Thursday, February 24, 2011

Interesting Huff Post pattern

The editors at Huffington Post are doing a nice job of mixing the various postings-- various practitioners (therapists, lawyers, authors of various types), a little research and lots of celebrity divorces.  It would be interesting to see the pattern of page views on all these items, but there may be much to learn about how to get and keep people's attention. 

One interesting little episode surrounds a recent study on conflict and divorce by researchers at the U of Michigan. 

On December 8, 2011, I posted the following commentary on this study and today (Feb 24, 2011), the authors' did an interview with the Huff Post editors that headlined the page. 

Saturday, February 19, 2011

Linking News, research and outreach--An example

One of the central themes in my work  (See my proposal for linking science to practice)  has been to champion the linking of research, news, and outreach activities in order to connect all these activities in a more synchronous manner.

This past week I found this example based on a research study conducted at the University of Michigan.

In this news release about a study regarding marital conflict there was a link to a website inviting readers to compare their own personal ways of resolving conflict with those of the participants in the study.  If you click on this link you are taken to a brief survey that includes a series of questions that appear to be typical questions one would find in marital conflict instrument.  After completing the questions, your responses are compared to the "average" responses by survey participants.  In the final screen you are also given a variety of referral sources for counseling and other types of help.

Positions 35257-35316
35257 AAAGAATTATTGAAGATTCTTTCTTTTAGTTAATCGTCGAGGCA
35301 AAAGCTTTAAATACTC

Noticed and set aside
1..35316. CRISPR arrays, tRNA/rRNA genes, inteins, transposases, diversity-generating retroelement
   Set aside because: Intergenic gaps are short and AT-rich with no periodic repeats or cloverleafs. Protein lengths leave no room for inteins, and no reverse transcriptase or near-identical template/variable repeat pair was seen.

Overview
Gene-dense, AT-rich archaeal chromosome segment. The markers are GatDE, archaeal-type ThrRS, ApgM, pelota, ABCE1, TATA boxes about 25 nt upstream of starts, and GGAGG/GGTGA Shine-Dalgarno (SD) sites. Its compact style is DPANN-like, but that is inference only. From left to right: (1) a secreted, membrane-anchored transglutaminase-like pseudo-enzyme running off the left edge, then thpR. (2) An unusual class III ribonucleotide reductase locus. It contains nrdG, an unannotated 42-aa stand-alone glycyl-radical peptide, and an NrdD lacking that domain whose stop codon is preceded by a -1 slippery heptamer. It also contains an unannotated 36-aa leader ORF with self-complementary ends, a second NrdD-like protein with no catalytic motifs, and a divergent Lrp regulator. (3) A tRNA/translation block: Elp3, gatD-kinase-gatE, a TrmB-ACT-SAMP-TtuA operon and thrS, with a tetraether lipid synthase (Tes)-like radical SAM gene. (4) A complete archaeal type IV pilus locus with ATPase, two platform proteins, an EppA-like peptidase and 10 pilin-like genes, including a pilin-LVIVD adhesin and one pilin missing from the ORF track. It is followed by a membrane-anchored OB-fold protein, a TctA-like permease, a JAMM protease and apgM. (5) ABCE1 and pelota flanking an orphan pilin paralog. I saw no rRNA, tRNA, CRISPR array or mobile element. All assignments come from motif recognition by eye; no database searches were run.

The good part of this work is that the this is an interesting way to engage readers in exploring these ideas a little further and also linking them to potential types of help.  But there are also substantial limits to this.  First, the results that you are provided are not very easy to comprehend unless you are used to reading scientific tables.  These results could be provided in a more comprehensible way that indicated in words or with other visual aides that explained the meaning of the results.  I am sure that the scientists were reluctant to provide too much "explanation" because of genuine concerns about using a brief tool such as this for "diagnostic" purposes.  This is an important consideration, but these results could still be presented in a more insightful way.  The other problem is that the only "advice" that is offered by this quiz is counseling.  Surely most couples who are seeking insight and/or help do not need this level of intervention.  The "help" offered at this point in the quiz/activity could have included self-help books on marriage, links to appropriate websites and other material that addresses couple relationships, etc.  In my "perfect" world of linking research and outreach, I would recommend that the authors of the study and/or their colleagues produce some useful activities and/or resources based on their research and professional experiences.

Overall, this is a good step in the right direction for taking more advantage of the distribution of scientific information to the public.  This takes it beyond the mere "announcement" of a set of findings and invites the public to explore the ideas more deeply and in this case, apply it to their own personal lives.